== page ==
MARC CHAGALL (1887-1985)
MARC CHAGALL (1887-1985)
MARC CHAGALL (1887-1985)
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Artist's Resale Right ("Droit de Suite"). Artist's… Read more
MARC CHAGALL (1887-1985)

Coucher de soleil et coq au double-profil ou Le souvenir de la ville

Details
MARC CHAGALL (1887-1985)
Coucher de soleil et coq au double-profil ou Le souvenir de la ville
signed ‘Chagall Marc’ (lower left)
gouache, pastel and brush and India ink on paper
22 ¾ x 31 ½ in. (57.8 x 80 cm.)
Executed in 1971
Provenance
Anonymous sale, Sotheby’s, London, 26 June 1985, lot 429.
Private collection, Europe, by whom acquired at the above sale; sale, Christie’s, New York, 5 May 2010, lot 269.
Acquired at the above sale by the present owner.
Exhibited
Osaka, Takashimaya Art Gallery, Marc Chagall, March - June 2012, no. 30, p. 47 (illustrated); this exhibition later travelled to Kyoto, Takashimaya Art Gallery, March - April 2012; Yokohama, Takashimaya Art Gallery, April - May 2012; and Tokyo, Takashimaya Art Gallery, June 2012.
Okayama, Prefectural Museum, Marc Chagall, July - October 2012, no. 27, p. 53 (illustrated); this exhibition later travelled to Gifu, Prefectural Museum, July - October 2012.
Special Notice

Artist's Resale Right ("Droit de Suite"). Artist's Resale Right Regulations 2006 apply to this lot, the buyer agrees to pay us an amount equal to the resale royalty provided for in those Regulations, and we undertake to the buyer to pay such amount to the artist's collection agent.
This lot has been imported from outside of the UK for sale and placed under the Temporary Admission regime. Import VAT is payable at 5% on the hammer price. VAT at 20% will be added to the buyer’s premium but will not be shown separately on our invoice.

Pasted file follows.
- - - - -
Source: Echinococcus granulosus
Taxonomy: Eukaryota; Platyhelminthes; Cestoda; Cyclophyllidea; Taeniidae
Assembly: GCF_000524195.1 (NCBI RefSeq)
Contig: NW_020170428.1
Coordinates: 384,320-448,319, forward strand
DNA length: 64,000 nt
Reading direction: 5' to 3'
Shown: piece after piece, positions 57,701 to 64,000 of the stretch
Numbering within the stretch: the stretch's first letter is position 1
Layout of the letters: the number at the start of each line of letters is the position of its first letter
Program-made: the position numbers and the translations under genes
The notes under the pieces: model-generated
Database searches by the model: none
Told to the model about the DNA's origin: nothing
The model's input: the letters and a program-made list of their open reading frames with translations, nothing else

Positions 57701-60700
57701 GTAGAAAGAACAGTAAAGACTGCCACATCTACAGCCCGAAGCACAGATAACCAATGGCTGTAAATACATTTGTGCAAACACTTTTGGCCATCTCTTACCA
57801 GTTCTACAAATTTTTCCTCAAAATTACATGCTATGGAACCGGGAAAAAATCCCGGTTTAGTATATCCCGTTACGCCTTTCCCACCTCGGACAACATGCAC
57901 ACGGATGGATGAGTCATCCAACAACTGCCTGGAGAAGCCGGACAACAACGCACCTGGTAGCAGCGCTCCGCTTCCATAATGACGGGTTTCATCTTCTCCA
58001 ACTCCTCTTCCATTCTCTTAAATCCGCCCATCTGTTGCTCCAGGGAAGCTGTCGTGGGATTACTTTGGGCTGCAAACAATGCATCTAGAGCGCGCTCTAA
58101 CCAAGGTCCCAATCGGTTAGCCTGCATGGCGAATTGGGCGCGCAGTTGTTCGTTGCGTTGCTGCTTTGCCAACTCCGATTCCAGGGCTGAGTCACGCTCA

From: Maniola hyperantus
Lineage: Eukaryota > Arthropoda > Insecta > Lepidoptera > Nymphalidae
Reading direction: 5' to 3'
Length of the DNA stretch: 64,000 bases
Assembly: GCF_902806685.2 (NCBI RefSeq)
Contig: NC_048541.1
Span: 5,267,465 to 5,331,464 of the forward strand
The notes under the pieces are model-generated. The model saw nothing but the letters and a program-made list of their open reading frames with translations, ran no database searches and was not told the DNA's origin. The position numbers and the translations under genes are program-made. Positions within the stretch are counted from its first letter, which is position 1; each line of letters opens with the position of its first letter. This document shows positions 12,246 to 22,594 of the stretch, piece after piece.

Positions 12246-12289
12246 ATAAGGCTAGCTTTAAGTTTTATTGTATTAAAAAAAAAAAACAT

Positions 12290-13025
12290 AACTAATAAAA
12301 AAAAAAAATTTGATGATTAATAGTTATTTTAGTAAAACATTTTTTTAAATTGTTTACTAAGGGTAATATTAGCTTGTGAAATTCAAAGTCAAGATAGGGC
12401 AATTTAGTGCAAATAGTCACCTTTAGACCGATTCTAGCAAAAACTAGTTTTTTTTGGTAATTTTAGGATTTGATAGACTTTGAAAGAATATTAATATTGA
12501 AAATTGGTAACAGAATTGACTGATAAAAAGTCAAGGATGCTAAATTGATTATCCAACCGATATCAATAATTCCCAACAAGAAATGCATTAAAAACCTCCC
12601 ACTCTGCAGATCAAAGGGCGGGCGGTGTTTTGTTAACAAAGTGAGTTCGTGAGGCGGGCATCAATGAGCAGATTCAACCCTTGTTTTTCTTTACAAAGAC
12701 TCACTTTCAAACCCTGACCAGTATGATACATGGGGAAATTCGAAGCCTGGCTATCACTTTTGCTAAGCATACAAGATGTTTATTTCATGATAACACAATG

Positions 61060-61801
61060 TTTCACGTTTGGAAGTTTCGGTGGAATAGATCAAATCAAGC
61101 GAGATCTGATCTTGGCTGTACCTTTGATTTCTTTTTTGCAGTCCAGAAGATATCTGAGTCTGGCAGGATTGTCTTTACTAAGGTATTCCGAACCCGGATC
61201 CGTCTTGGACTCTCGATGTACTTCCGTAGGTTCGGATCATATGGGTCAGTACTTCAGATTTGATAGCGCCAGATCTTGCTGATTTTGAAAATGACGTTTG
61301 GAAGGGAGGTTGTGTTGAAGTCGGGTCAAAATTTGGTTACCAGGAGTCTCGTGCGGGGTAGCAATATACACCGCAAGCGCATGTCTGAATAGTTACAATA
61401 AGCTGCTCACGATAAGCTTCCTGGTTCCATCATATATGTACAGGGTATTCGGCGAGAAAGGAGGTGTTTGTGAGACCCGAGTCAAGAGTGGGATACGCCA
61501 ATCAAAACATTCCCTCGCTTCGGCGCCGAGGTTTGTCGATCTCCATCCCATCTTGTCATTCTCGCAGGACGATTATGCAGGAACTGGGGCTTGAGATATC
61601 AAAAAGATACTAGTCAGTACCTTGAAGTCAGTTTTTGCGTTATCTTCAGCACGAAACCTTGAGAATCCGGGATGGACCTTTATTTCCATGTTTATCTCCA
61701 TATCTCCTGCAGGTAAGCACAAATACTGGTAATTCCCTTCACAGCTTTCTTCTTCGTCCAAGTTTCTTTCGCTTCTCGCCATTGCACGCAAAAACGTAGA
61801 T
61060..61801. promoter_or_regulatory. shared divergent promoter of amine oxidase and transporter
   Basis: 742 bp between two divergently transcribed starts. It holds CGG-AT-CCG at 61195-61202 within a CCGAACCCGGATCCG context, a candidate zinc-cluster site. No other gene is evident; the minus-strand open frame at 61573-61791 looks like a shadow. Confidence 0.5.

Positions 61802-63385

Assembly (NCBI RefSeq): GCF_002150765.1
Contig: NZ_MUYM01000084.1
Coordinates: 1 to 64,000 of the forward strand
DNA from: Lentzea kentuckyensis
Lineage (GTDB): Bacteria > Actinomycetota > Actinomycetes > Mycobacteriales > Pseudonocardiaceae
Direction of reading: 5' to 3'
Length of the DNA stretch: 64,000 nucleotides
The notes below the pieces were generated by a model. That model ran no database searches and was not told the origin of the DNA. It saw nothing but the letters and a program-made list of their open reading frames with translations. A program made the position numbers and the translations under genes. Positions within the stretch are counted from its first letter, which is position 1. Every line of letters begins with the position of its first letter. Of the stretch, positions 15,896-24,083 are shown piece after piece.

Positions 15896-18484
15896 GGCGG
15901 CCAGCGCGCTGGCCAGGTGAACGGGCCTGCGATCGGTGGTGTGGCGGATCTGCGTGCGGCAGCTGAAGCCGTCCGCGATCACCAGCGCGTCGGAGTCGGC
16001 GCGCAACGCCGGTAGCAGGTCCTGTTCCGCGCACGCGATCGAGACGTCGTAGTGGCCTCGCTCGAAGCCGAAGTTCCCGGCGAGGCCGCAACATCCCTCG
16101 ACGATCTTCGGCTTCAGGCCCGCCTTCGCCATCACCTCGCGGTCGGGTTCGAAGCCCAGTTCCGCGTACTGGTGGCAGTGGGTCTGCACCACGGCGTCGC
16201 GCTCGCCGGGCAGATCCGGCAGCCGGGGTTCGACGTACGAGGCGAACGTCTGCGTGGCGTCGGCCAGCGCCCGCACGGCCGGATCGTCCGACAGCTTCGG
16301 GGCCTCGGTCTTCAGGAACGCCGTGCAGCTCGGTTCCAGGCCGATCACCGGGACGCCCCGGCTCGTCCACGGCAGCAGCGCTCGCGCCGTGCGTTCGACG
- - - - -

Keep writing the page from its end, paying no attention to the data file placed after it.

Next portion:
Post Lot Text
The Comité Marc Chagall has confirmed the authenticity of this work.
Sale Room Notice
Please note that the correct medium for this work is 'gouache, pastel and brush and India ink on paper' and not as stated in the printed gallery guide.

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Lot essay

There is nothing anecdotal in my pictures - no fairy tales - no literature in the sense of folk-legend associations... For me a picture is a plane surface covered with representations of objects - beasts, birds, or humans - in a certain order in which anecdotal illustrational logic has no importance. The visual effectiveness of the painted composition comes first. Every extra-structural consideration is secondary”

Marc Chagall

The representation of hybrid creatures between man and animal comes from a long tradition spreading from Hieronymus Bosch to Goya, through Johann Füssli. In the 20th Century, Chagall is probably the one who most frequently drew on from the animal directory to populate his universe. It is for the artist a sign of his deep attachment to his childhood, marked by religious folklore and the omnipresence of domestic beasts raised by his family. Without insisting too much on the symbolism of the animals he represents, the animal presence allows Chagall to stress the expressiveness, humour and lyricism of his compositions, in order to emphasize that humans and animals are ultimately members of the same community.

If I create from the heart, nearly everything works; if from the head, almost nothing”

Chagall had from the outset established himself as a colourist, but it was not until this latter part of his life that his colour achieved its full radiance and plenitude in his work. It was during the 1960s, using the lessons he had learned while working on several large-scale public commissions for stained glass windows, that light and colour became an essential elements in Chagall's work in their own right. Coucher de soleil et coq au double-profil is suffused with the warm luminosity and sun drenched colour of the South of France, which Chagall has complimented with his airy, free handling of pigment. The imagery employed combines some of Chagall's favourite subjects in a composition of great poetical beauty, worthy of the artist's best works.

Lot Essay Header Image: Present lot illustrated (detail).

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